Which, as the interview entails years we have been living in different times, if at all, we ever had normal lives, with no sense of an ending, as our daily life and movements have been altered, not knowing where the kidnappers are planning for their next victim; not knowing the next politician to be murdered in the most brutal of circumstances; not knowing when a village encounters police on a shootout on the vagaries of a kidnapped local government chairman; not knowing the next victim to be hanged on a tree; not knowing when a Diaspora is waylaid by hired assassins while visiting his native land; not knowing when a young girl would be raped by a gang of college students; not knowing when police would fatally shoot a U.S.-based resident visiting his homeland, and the list goes on and on and on.

We have not in many instances cared about these practices except when it’s shown in the news or we heard it while socializing in beer parlors, and as it’s not happening directly to us, but others - until, one day, and unfortunately like a man going about his business knowing nothing at all and suddenly hears the story of his or her relative being a victim, of the chaotic nature of the land, and that’s when we’ll be up awake, in shock, moping, “is this happening in our land? Jesus Christ!”

What is actually disturbing is the recent incident of the rapists Jonah Uche, Zaki, Ifeanyi Justin Ogu and Winston Okoye Chinonso who collaboratively raped a young college student brutally to a point the victim asked to be killed. The irony: the follow-up to the case seems to have quieted down, fizzled out and we are erasing it from our memory with nothing done as time passes by. Has anyone thought of the rape victim being a sister, a sister’s friend, a mother, a family friend’s wife and or a very close relative?

These and a whole lot of problems is what should be expected from Diaspora to address with their influence and a positive result.. And with this framework, and a Diaspora comparing its ideals to other communities, in analogy, as they lay claim on their cumulative life experiences in building community from turmoil to triumph in what did pay off telling of their American story as a community; and telling of American prosperity from their building community; and telling of American triumphalism, who else would doubt and argue when they say: The United States Of America is the greatest nation in the world!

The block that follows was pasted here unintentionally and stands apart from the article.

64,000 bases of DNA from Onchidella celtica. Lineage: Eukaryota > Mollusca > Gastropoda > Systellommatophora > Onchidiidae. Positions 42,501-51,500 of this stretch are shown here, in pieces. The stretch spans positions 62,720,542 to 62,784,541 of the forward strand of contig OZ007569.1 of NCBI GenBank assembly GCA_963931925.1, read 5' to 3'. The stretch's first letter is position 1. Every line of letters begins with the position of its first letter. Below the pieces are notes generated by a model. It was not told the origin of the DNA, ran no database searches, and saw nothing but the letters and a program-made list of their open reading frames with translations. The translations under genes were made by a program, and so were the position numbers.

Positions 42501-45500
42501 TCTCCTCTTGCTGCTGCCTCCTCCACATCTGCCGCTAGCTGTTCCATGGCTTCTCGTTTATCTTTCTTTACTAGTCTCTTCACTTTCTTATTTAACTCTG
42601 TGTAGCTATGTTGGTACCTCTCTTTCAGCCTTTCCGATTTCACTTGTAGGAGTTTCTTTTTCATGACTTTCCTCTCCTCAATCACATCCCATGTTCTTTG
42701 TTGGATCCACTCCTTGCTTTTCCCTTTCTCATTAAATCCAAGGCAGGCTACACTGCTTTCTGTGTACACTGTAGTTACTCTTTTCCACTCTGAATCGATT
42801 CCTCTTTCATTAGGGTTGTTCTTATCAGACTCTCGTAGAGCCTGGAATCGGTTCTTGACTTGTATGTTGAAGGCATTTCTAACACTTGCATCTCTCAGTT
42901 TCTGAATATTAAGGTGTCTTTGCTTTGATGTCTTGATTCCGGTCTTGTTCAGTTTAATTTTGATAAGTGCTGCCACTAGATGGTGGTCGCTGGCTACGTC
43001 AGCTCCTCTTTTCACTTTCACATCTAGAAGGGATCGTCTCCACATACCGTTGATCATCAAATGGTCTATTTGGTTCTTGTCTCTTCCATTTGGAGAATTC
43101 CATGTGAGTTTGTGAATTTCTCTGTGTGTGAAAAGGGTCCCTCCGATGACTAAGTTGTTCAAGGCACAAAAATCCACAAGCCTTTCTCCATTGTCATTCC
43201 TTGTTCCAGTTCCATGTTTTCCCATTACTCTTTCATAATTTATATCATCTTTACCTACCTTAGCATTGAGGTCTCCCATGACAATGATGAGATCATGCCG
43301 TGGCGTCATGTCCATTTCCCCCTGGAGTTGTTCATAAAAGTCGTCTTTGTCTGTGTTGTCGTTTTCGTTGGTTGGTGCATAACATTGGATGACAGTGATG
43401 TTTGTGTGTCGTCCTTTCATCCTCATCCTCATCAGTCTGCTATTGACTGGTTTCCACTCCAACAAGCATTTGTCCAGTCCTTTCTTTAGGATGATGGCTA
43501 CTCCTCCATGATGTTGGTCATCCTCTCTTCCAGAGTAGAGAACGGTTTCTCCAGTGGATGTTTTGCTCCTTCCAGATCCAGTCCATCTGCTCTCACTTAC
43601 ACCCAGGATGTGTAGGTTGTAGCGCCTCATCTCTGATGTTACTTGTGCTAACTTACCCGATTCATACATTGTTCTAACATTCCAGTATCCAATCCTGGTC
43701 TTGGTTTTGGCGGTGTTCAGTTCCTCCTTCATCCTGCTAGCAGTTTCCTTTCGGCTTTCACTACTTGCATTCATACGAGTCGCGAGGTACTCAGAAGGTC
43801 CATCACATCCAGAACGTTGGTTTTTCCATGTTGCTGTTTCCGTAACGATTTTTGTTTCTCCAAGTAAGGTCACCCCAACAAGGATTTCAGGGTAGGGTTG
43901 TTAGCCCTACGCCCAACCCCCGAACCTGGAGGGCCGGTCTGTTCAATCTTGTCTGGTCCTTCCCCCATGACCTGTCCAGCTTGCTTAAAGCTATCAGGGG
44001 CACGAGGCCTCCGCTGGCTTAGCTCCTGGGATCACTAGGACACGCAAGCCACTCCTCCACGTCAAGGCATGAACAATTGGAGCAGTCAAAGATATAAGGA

Ede chaa nam!

References: See;

BNW Face 2 Face: Dr. Julius Kpaduwa, The Exclusive Interview
http://magazine.biafranigeriaworld.com/aehirim/2002aug16.html

The Otokoto Family Criminal Mafia
A BNW Magazine/The Ambrose Ehirim Files Exclusive Interview With Maxwell Vincent Duru Otokoto
http://tinyurl.com/3lavqrk
http://tinyurl.com/3suq9ph

Rochas Okorocha and the New Dawm
http://ambroseehirim.blogspot.com/2011/06/rochas-okorocha-and-new-dawn.html

Friday, October 07, 2011

Zik Ekwuo Aru Upside Down Readers

Onye na ekwu...Onye ka iwu
Ebee ka iguru akwukwo
Imakwa onye mmwu
mmee gi ihe; iga amata onye mwu
Ana enwe obodo enwe;
kama-kwa-kama; mmee gi ihe
mgbeahu ka iga amata
na uguru tu oyi
Awum Udumotali Ugwumagala
Duru akwukwo bekee na atu ujo
okeze ji obodo; oshimiri ego agwu agwu
ebe oku na enwu n'elu
ga kwaa juo

Starring:Omemgboji 1, Oloutuna Ukashi, Kpakporo Okoroigwe, Okwamkpuru Nwaimo, Eziokwu bu-Ndu, Oguzie nwa-Emena, Omajiji Ogbokiri, Igbo Nd'Iro

NOW PLAYING AT ALL IGBO-RELATED THEATERS NEAR YOU!

Thursday, October 06, 2011

Disintegration of Nigeria Is The Cheapest Means To Containing Islamic Extremism In Africa

By Ikechukwu Enyiagu, Modern Ghana

No one ever solves a mathematical equation without a formula; no one finds the solution to a problem without first finding the root of the problem. Terrorism didn't just happen; it is the result of decades, and perhaps, centuries of subdued disagreements and misunderstanding. Wisdom demands that prevention often be preferred to a cure. These truths inform this timely advice to the United States of America, Britain, France, and all other affected countries of the world to accept without delay that, in order to contain this virus called terrorism which is speedily spreading all over Africa, Nigeria must be disintegrated without further delay.

Like a mustard seed, terrorism only has to have a point of contact-no matter how small. Whilst the Nigerian genocide against Igbos from 1967-1970 have remained no business of the world ruling interests (those who champion human rights) to this date, terrorism in Nigeria shall force everyone to ask this very vital and inevitable question which has until now been mumbled in different quarters: “Does Nigeria has to remain one?' Of course, the obvious answer to this is a resounding NO! Setting aside the unthinkable amounts of money which the US and other nations have wasted so far in the fight against terrorism, lives threatened, with no one sure where and who it may be next, pose greater worries for the world at large.